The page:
In July 2023 a motion was brought forward for discussion by the British Medical Association to rename PAs clearly as Physician Assistants in the U.K. to avoid role confusion with Physicians and for them to be registered with the Health and Care Professions Council.

Faculty of Physician Associates, Royal College of Physicians (UK)

The Faculty of Physician Associates is the professional body for Physician Associates working in the United Kingdom. A joint venture between the Royal College of Physicians of London and the previous professional body, the United Kingdom Association of Physician Associates, the Faculty officially launched in July 2015, taking over all professional responsibilities.[citation needed] The Faculty oversees the managed voluntary register, which all practising associates are encouraged to join, and sets and runs the National Assessment Examination and National Recertification Examination.

Scope of practice (UK)

In the United Kingdom, PAs are dependent practitioners, and they must practice under the supervision of a physician. Physician Associates/Assistants are trained under the medical model, similarly to physicians, to deliver medical care in primary, secondary, and tertiary care settings. Upon graduation, they can specialize in any area of medicine, typically including primary care, emergency medicine, surgery, and psychiatry.[citation needed] PAs are held to the same standards of care as physicians.[citation needed] They perform tasks including diagnosis, taking medical histories, ordering and interpreting labs, treatment, and complex medical procedures. PAs cannot request ionising radiation investigations such as a CT scan or radiograph, they also cannot prescribe any medications.

Voluntary register (UK)

The title physician associate is not a protected medical profession. PAs in the U.K. are not able to prescribe or request ionising radiation imaging. No regulatory body governs PAs. Since June 2010, physician associates have been able to obtain membership of the Managed Voluntary Register for physician associates. This database, run by PAs for PAs, aims to identify all qualified PAs who are able to practise. Its intent is to maintain high standards. To remain on the register, physician associates are required to re-certify every 5–6 years and maintain up-to-date practice through accumulating continuous professional development hours, which must be completed on an annual basis.[citation needed]

In 2018 Matt Hancock announced a plan regulate PAs, details of which have not been announced.[citation needed] The General Medical Council agreed to be the regulatory body for PAs, with regulation beginning in 2022.[citation needed]

Training (UK)

Training is through a two-year training programme (MSc or Postgraduate Diploma) in Physician Associate Studies. As of 2017 at least 32 universities offered these programs:

Entry requirement vary; Barts and the London School of Medicine and Dentistry, Queen Mary University of London requires candidates to hold a minimum of 2:2 or above in a Life Science, Biomedical Science, or Healthcare subject.[citation needed]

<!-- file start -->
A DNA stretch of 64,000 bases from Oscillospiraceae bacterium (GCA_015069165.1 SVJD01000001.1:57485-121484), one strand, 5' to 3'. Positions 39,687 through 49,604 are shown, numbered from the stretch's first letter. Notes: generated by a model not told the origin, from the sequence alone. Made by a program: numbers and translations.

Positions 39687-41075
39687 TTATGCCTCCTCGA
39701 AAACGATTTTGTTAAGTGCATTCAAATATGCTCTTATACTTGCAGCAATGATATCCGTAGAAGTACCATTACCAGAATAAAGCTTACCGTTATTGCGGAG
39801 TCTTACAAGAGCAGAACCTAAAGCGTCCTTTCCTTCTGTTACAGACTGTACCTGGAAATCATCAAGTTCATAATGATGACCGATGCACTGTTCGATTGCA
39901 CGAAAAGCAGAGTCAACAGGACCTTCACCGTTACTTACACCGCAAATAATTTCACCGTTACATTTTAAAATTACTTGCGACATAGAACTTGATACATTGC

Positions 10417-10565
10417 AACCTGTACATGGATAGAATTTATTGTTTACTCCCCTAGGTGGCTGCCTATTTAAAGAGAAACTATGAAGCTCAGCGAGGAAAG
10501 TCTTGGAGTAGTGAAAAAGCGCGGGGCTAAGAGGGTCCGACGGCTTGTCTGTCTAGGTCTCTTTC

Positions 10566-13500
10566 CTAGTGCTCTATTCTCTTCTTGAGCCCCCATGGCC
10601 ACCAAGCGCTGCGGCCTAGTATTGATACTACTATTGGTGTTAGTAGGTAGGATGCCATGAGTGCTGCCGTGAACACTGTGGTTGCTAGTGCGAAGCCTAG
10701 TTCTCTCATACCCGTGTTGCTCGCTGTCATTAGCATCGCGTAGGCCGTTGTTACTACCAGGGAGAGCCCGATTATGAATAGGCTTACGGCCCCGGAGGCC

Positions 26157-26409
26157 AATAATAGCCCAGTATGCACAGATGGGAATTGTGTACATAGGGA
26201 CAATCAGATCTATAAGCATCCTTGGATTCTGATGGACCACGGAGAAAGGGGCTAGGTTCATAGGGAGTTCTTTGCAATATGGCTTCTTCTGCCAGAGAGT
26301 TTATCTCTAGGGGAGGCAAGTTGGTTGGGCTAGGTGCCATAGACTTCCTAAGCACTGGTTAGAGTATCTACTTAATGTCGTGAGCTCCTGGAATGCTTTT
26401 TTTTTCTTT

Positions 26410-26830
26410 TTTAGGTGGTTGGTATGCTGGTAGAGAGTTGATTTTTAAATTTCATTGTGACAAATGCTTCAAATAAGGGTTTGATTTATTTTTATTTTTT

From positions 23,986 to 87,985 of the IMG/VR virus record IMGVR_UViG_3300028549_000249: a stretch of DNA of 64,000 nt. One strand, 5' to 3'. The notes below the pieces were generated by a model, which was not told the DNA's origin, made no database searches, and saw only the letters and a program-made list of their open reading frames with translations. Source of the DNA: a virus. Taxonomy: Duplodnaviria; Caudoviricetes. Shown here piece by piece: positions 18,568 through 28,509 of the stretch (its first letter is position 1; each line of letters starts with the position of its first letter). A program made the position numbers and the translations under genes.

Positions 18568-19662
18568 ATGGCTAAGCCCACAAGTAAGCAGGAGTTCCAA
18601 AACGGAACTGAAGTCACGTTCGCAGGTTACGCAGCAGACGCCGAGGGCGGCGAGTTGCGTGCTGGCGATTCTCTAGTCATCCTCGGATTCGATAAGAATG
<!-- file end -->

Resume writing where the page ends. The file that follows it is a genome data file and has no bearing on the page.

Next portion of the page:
Aberdeen requires a science-based degree with a minimum 2:1 grade achieved while St George's requires a science-based degree with a minimum 2:2 grade. This includes sport science, biology, psychology and biomedical degrees. Applicants should preferably have healthcare experience. Applications from other professionals such as nurses, radiographers and paramedics will also be considered.[citation needed]

University of Bradford requires a 2:1 (or above) undergraduate degree in a Life Science, Biomedical Science, or Healthcare subject. Under exceptional circumstances, extensive experience in healthcare practice may contribute/compensate absent the above requirements.

Compensation (UK)

The average starting salary of a PA-R is Band 7 (£37,000), and can vary based on locations.[citation needed] In London, the average salary is around £43,000 and goes up to 50k with experience, particularly with lead PAs. PAs are also able to do locum shifts on top of their full-time job. Compensation of physician associates in the United Kingdom remains lower than in the United States and Canada. However, compensation of physician associates is on the same pay band as other advanced care providers such as nurse practitioners.[citation needed]

United States

Nomenclature (US)

In accordance with the American Academy of Physician Associates (AAPA), the official title of the profession in the United States is "Physician Associate". While this is the official title nationally, utilization of this title may vary on the state level based on state bylaws and policies.

A physician assistant may use the initials "PA", "PA-C", "APA-C", "RPA" or "RPA-C", where the "-C" indicates "Certified" and the "R" indicates "Registered".[citation needed] The "R" designation is unique to a few states, mainly in the Northeast. APA stands for aeromedical physician assistant and indicates that a physician assistant successfully completed the US Army Flight Surgeon Primary Course. During training, PA students are designated PA-S.[citation needed] The use of "PA-C" is limited to certified PAs who comply with the regulations of the National Commission on Certification of Physician Assistants and who have passed PANCE.[citation needed]

Students undertaking physician assistant or associate training may refer to themselves as a physician assistant student, physician associate student, student physician assistant or student physician associate.[citation needed] PA students may add "S" at the end of their student designation (PA-S).[citation needed] Students may also use the corresponding year of their training in their student designation.[citation needed] For example, students in the second year of their physician assistant or physician associate training may use (PA-S2) as their student designation.[citation needed]